IV. Questions for this week

  1. What parallels, if any, did you see between the reading for this week and last week’s “Manifesto?” [The Mentor] is writing during this era that [Sterling] describes. Does the content of “Manifesto” correspond to [Sterling's] depiction of “clever teenage boys?”[5]
  2. [Sterling] notes that “community” and “communication” have the same Latin root as way to explain telecommunications turf wars.[6] Communication networks lead to the formation of communities, and removal of those networks harms the community, causing backlash. Are there any important contemporary examples of threatened networks and do they respond in the same way?
  3. Early in the introduction [Sterling] attempts to map out the distinction between “real,” “cyberspace,” and “place.” His presentation is adequate, explaining that cyberspace is “the place between the phones,” but further down on the same page he claims “people live in it now.”[7] How are we living “between?” I’m not looking for a casual response, but one that seriously considers what spaces are occupied, and how we are engaged there. Do we “exist” in two places? Is it just our brains firing in response to stimuli? Even so, how do we make sense of non-actual places?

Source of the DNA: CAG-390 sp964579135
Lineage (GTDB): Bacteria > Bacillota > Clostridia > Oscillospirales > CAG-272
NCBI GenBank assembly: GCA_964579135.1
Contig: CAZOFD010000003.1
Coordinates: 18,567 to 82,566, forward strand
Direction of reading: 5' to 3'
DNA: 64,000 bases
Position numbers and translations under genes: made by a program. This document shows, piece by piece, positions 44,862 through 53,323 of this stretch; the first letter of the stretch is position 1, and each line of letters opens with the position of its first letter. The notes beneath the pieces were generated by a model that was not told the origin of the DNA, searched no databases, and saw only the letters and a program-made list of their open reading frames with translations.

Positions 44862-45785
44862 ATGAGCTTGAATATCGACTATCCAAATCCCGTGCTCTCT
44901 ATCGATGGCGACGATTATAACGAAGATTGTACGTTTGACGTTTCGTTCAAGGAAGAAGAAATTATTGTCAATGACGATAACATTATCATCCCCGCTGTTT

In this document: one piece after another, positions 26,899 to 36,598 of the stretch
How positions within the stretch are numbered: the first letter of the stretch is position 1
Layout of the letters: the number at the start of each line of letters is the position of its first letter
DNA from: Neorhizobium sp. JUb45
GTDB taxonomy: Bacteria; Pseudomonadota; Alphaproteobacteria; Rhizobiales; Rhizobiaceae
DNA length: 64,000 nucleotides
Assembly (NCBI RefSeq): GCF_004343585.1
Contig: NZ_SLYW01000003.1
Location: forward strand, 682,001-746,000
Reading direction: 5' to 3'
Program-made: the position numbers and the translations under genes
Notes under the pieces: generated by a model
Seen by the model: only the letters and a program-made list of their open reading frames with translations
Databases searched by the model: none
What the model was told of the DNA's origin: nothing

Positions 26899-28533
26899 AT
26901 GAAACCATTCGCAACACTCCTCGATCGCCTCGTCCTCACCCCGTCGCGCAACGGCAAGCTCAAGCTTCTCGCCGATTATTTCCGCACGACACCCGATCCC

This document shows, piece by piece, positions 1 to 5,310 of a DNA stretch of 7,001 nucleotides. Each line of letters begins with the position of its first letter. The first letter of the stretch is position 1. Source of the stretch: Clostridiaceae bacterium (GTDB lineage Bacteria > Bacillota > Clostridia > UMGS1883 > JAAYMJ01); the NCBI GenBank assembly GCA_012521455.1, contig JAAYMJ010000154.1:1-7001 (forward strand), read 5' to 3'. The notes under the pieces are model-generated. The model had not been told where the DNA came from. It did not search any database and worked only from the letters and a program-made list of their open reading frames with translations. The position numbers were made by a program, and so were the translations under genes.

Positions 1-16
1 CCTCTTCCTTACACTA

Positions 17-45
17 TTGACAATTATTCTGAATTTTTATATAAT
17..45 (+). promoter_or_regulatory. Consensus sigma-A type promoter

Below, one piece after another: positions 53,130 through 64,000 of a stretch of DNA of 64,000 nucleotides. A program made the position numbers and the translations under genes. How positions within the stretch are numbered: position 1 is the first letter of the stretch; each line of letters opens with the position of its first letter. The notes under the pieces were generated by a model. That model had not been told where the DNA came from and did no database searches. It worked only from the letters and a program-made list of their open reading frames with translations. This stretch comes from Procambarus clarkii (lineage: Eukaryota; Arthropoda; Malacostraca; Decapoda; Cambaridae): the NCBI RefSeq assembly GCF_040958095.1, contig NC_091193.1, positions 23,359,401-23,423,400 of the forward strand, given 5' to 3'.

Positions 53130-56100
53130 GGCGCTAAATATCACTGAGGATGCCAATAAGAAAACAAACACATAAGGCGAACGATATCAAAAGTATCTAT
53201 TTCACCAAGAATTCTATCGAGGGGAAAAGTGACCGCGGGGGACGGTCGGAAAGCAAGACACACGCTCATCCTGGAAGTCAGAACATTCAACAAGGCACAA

4. I suspect one of our readers worked for AT&T in the 80’s during the events [Sterling] discusses. Anyone have an insider’s perspective on the outages?

As a side note to question 3: We shouldn’t expect [Sterling] to invoke [Deleuze] in his discussion of cyberspace, but I wanted to. For hours I agonized over composing one paragraph to succinctly explain [Deleuze's notion of virtuality]. I’ve instead decided to put a pin in it: virtuality deserves an entire article (and probably at least one article on immanence). If, however, you’re comfortable with [Deleuze's] notion of “the real”, “the actual” and “the virtual” and you’re eager for a conversation about cyberspace and Deleuzian virtuality, please do so in the comments. Otherwise, we’ll make time for it soon.